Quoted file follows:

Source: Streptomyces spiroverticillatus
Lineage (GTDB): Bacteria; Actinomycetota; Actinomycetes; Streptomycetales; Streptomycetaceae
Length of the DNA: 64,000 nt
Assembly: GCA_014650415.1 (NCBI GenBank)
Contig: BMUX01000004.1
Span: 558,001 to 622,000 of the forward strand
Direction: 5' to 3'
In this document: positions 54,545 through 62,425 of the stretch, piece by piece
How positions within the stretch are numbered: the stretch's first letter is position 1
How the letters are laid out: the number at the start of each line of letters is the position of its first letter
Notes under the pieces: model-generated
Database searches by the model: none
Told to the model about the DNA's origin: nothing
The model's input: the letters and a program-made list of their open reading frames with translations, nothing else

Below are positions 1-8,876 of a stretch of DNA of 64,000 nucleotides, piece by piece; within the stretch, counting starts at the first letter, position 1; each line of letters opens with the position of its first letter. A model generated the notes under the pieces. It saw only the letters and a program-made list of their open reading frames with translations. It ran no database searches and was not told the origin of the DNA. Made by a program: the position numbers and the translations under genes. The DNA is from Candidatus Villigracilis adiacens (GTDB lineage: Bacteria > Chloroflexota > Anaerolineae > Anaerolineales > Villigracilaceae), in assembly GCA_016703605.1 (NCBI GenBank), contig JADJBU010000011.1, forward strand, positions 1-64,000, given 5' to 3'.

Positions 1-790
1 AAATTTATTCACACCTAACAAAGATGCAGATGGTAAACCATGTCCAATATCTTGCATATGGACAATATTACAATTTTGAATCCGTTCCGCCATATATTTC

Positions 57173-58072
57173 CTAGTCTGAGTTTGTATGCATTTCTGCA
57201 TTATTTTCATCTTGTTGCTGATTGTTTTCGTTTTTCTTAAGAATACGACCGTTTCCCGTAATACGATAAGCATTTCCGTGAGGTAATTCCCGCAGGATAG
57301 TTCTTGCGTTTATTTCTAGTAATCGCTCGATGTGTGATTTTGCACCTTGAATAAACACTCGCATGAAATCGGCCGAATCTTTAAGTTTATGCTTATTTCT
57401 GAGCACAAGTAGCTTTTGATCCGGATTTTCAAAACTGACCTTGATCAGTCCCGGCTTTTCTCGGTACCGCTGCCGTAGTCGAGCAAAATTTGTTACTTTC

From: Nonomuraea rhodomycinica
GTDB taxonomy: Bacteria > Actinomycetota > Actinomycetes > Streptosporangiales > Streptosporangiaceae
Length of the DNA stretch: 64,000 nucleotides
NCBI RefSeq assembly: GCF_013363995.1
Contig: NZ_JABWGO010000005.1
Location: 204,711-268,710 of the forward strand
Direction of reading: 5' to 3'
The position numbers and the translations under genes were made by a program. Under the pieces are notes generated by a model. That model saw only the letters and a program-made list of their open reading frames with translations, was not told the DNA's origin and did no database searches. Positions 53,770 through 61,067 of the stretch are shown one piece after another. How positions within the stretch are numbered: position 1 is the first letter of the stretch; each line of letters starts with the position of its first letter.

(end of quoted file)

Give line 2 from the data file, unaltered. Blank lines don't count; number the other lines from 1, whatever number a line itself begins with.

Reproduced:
Lineage (GTDB): Bacteria; Actinomycetota; Actinomycetes; Streptomycetales; Streptomycetaceae